- Coalition for Medical Marijuana – New Jersey, the community organization that championed the law long before it gained traction in Trenton, will continue to bang the drum for home-grow. Their fight is gaining converts and attention.
- Jackie Cornell, chief of policy and health innovations at cannabis company 1906, and Jacqueline Ferraro, VP of business development for Full Steam Staffing, have joined forces to launch the Cannabis Advisory Group, a newly formed professional organization that has already begun surveying municipalities on their concerns surrounding legalization.
- New York Gov. Andrew Cuomokicked off 2021 by introducing a plan to legalize marijuana in his state this year. That could make New York the Garden State’s only nearby competitor in the new market, and could influence the size of New Jersey’s market.
- Ed DeVeaux, lobbyist for Burton Trent Public Affairs, is the new president of the leading trade group, the New Jersey CannaBusiness Association. He replaced founder Scott Rudder late last year.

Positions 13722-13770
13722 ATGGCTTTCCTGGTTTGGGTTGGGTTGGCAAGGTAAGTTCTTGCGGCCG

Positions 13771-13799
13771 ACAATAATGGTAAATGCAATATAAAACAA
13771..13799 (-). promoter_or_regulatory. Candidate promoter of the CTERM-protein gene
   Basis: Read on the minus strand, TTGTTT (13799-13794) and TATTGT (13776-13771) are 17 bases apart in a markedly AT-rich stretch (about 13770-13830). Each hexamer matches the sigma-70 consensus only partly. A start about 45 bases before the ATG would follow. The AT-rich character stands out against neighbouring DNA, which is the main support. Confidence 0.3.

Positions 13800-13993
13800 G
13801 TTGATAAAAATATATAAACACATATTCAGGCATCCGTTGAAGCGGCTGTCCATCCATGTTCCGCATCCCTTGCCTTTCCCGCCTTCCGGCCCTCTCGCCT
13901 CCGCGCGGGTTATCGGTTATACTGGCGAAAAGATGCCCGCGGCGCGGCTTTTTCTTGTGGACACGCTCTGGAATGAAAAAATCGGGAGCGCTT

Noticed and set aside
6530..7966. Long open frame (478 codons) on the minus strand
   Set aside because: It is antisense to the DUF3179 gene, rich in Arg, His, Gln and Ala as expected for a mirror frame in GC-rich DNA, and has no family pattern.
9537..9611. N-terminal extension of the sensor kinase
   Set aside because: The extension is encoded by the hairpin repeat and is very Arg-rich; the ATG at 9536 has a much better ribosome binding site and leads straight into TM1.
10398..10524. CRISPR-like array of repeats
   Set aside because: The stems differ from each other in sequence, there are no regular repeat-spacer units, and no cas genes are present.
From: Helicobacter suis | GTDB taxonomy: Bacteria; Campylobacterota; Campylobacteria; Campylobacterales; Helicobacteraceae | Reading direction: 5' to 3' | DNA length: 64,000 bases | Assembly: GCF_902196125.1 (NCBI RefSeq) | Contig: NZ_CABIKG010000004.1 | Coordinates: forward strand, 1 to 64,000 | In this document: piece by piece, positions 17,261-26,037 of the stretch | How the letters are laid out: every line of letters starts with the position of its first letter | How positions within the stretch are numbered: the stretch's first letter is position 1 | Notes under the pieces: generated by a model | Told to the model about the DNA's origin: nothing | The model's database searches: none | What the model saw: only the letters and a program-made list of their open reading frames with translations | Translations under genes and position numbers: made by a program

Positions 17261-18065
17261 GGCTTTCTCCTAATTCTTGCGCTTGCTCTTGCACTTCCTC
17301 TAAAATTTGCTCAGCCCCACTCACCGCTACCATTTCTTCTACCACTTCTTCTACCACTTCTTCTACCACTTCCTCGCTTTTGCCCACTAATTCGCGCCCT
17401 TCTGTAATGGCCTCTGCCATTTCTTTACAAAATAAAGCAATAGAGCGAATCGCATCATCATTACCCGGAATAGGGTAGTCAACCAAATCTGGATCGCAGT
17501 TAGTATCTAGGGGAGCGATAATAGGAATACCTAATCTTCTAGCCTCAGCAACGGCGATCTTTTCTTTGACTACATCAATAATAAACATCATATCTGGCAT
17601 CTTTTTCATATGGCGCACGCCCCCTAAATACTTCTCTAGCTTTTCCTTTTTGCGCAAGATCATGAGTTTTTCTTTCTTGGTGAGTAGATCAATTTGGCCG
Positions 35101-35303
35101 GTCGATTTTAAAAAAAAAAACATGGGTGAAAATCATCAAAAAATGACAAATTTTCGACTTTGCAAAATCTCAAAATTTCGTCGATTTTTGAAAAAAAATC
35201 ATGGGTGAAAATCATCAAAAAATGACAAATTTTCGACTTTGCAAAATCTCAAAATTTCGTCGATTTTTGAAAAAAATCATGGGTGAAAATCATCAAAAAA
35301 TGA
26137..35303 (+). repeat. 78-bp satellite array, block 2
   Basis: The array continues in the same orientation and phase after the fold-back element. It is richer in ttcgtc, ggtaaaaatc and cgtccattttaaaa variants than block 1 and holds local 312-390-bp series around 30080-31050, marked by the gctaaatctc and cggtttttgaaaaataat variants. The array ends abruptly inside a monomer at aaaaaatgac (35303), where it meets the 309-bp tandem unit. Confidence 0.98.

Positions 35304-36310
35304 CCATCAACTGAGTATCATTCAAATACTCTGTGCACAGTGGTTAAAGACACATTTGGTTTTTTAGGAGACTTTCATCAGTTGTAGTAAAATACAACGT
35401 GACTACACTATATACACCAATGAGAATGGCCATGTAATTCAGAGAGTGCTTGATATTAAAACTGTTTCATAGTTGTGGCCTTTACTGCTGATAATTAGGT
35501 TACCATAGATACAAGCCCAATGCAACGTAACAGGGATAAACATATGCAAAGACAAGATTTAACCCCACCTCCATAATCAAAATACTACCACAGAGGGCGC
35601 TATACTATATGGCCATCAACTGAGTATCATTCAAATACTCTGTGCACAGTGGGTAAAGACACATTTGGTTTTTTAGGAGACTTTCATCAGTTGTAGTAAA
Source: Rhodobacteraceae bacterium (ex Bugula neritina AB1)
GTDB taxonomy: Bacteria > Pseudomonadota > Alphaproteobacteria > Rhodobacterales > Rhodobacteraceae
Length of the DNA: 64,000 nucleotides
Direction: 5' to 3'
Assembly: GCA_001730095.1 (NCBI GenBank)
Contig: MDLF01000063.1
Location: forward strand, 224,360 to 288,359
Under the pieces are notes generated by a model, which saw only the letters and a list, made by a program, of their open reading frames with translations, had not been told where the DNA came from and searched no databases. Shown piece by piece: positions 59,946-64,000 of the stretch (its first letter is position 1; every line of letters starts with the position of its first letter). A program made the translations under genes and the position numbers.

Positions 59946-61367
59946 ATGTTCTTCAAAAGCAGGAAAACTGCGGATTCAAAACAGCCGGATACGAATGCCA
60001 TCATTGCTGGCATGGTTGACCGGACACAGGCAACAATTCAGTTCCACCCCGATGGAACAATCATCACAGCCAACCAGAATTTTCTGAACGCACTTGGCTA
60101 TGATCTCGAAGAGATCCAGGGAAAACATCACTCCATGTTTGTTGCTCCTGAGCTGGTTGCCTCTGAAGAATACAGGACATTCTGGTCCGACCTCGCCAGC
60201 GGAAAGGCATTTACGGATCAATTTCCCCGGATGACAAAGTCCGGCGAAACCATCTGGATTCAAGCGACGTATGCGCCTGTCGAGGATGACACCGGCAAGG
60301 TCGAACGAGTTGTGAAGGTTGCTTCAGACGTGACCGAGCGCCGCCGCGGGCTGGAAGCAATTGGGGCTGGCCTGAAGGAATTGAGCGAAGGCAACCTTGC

- Sarah Fajardois the policy director of ACLU-NJ. She provided expert testimony in many legislative hearings in 2020. Her organization continues to advocate for racial and social justice provisions in the rollout of the enabling legislation and decriminalization.
- Ed Forchion, known asNJ Weedman, remains a fearless trailblazer and rabble-rouser from his cannabis cafe, NJ Weedman’s Joint in Trenton. Openly selling personal-use cannabis across the street from Trenton City Hall, he will continue to push the boundaries of what the law allows.
- Jessica Gonzalez is the general counsel for Minorities for Medical Marijuana and was a vocal advocate for equity in licensing and taxation during the passage of S21/A21.
- Dianna Houenou, president of the yet-to-be-constituted Cannabis Regulatory Commission, worked for the ACLU of New Jersey and ran point on social justice issues involving marijuana before Gov. Phil Murphy hired her as a senior Policy Advisor in 2019. People are counting on her sensitivity and integrity to set an example for the nascent industry.